Related chapters from BP7e: Chapter 4: The Chemistry of Behavior: Neurotransmitters and Neuropharmacology; Chapter 17: Learning and Memory
Related chapters from MM:Chapter 4: The Chemistry of Behavior: Neurotransmitters and Neuropharmacology; Chapter 13: Memory, Learning, and Development
Link ID: 18359 - Posted: 07.09.2013

By SABRINA TAVERNISE PORTSMOUTH, Ohio — Prescription pain pill addiction was originally seen as a man’s problem, a national epidemic that began among workers doing backbreaking labor in the coal mines and factories of Appalachia. But a new analysis of federal data has found that deaths in recent years have been rising far faster among women, quintupling since 1999. More women now die of overdoses from pain pills like OxyContin than from cervical cancer or homicide. And though more men are dying, women are catching up, according to the analysis by the Centers for Disease Control and Prevention. And the problem is hitting white women harder than black women, and older women harder than younger ones. In this Ohio River town on the edge of Appalachia, women blamed the changing nature of American society. The rise of the single-parent household has thrust immense responsibility on women, who are not only mothers, but also, in many cases, primary breadwinners. Some who described feeling overwhelmed by their responsibilities said they craved the numbness that drugs bring. Others said highs made them feel pretty, strong and productive, a welcome respite from the chaos of their lives. “I thought I was supermom,” said Crystal D. Steele, 42, a recovering addict who said she began to take medicine for back pain she developed working at Kentucky Fried Chicken. “I took one kid to football, the other to baseball. I went to work. I washed the car. I cleaned the house. I didn’t even know I had a problem.” © 2013 The New York Times Company

Related chapters from BP7e: Chapter 4: The Chemistry of Behavior: Neurotransmitters and Neuropharmacology; Chapter 8: General Principles of Sensory Processing, Touch, and Pain
Related chapters from MM:Chapter 4: The Chemistry of Behavior: Neurotransmitters and Neuropharmacology; Chapter 5: The Sensorimotor System
Link ID: 18342 - Posted: 07.03.2013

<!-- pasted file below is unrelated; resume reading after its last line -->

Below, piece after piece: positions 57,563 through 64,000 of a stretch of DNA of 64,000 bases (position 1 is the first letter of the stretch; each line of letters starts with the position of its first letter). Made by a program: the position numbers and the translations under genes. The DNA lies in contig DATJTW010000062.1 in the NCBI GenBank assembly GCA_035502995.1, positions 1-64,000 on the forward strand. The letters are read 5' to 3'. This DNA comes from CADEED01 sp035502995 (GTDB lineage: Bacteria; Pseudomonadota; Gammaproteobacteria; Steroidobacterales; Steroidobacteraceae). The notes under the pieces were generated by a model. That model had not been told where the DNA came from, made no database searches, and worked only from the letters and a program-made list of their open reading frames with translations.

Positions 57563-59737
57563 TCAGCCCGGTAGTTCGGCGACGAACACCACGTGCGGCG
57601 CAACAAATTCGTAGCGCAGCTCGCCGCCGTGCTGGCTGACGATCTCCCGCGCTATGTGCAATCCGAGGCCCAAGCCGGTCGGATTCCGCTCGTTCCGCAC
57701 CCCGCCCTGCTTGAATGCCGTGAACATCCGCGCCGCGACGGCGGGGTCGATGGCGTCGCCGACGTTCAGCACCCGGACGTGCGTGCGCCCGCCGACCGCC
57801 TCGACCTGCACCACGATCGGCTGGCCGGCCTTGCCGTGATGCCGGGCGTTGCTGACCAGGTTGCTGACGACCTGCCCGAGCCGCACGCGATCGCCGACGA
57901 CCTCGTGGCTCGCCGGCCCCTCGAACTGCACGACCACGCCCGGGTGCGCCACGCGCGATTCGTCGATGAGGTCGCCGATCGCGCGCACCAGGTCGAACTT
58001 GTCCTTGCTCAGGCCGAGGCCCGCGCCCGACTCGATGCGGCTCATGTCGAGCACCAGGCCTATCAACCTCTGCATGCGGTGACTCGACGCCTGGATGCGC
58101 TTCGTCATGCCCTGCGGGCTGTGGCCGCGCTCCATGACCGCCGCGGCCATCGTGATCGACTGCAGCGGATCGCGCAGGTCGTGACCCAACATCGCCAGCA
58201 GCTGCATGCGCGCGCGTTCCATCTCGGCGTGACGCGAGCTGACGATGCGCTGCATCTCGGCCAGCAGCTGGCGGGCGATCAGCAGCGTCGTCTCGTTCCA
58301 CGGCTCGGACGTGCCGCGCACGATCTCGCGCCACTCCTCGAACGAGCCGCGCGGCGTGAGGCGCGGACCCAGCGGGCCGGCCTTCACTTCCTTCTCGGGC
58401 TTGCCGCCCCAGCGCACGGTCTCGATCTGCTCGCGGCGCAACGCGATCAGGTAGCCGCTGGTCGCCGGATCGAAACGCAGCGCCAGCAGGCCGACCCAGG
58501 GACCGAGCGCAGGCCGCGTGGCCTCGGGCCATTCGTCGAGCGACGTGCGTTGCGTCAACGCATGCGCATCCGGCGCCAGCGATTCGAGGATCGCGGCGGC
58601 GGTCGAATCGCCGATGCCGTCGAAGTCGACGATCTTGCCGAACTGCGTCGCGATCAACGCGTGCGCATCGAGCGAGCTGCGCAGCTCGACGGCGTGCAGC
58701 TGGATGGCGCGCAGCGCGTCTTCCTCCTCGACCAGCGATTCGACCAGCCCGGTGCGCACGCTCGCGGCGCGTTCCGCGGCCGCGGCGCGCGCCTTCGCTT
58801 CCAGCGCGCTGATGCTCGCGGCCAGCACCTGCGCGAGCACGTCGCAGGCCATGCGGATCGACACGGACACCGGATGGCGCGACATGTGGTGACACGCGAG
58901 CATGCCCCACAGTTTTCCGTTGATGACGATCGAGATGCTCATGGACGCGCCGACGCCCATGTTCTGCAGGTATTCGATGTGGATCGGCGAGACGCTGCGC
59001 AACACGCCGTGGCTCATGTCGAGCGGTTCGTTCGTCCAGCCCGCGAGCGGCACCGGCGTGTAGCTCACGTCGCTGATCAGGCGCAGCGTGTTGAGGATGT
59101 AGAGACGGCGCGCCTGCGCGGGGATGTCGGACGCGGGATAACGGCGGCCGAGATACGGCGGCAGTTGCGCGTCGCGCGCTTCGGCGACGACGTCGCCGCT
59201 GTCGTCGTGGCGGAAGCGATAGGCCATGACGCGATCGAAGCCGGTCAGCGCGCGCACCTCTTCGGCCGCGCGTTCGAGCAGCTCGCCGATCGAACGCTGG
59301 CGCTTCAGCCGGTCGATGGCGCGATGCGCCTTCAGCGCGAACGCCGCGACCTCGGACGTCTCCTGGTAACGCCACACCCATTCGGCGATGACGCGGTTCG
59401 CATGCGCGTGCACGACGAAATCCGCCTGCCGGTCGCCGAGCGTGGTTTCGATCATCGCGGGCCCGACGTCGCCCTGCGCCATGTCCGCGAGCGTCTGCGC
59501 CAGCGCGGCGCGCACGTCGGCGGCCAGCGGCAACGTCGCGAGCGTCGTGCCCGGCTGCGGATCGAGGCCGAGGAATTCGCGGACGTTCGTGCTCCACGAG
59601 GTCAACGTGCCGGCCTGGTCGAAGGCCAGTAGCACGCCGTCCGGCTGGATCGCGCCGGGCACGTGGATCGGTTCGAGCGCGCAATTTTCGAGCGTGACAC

By DOUGLAS QUENQUA For recovering alcoholics, memories associated with drinking — the smell of a bar, ice clinking in a glass — are among the greatest threats to sobriety. But what if retrieval of those memories could be blocked? Using a drug typically given to organ-transplant patients, researchers at the University of California, San Francisco, reduced the incidence of relapse in rats by disrupting memories linked to past drinking. For several weeks the researchers allowed rats to binge on alcohol. Then, after 10 days of abstinence, the rats were exposed to just a drop of alcohol — enough to awaken their memories of drinking. The researchers then used brain scans to identify the neural mechanism responsible for triggering the reactivation of those memories, known as the mTORC1 signaling pathway. Rapamycin, a drug known to disrupt the pathway, was then given to some of the rats. Those that received it were significantly less likely to consume alcohol. “A single administration of this drug prevented relapse for a period of two weeks,” said Dorit Ron, a neuroscientist at the university and an author of the study, which was published in the journal Nature Neuroscience. Just how long the rats might have stayed dry is hard to say, she added, because “two weeks is when we ended the study.” Rapamycin, which is normally used to suppress transplant patients’ immune systems, is already approved by the Food and Drug Administration. But more study is required to determine whether it could help people abstain from alcohol, Dr. Ron said, adding that the drug also has significant side effects, including increased susceptibility to infection. © 2013 The New York Times Company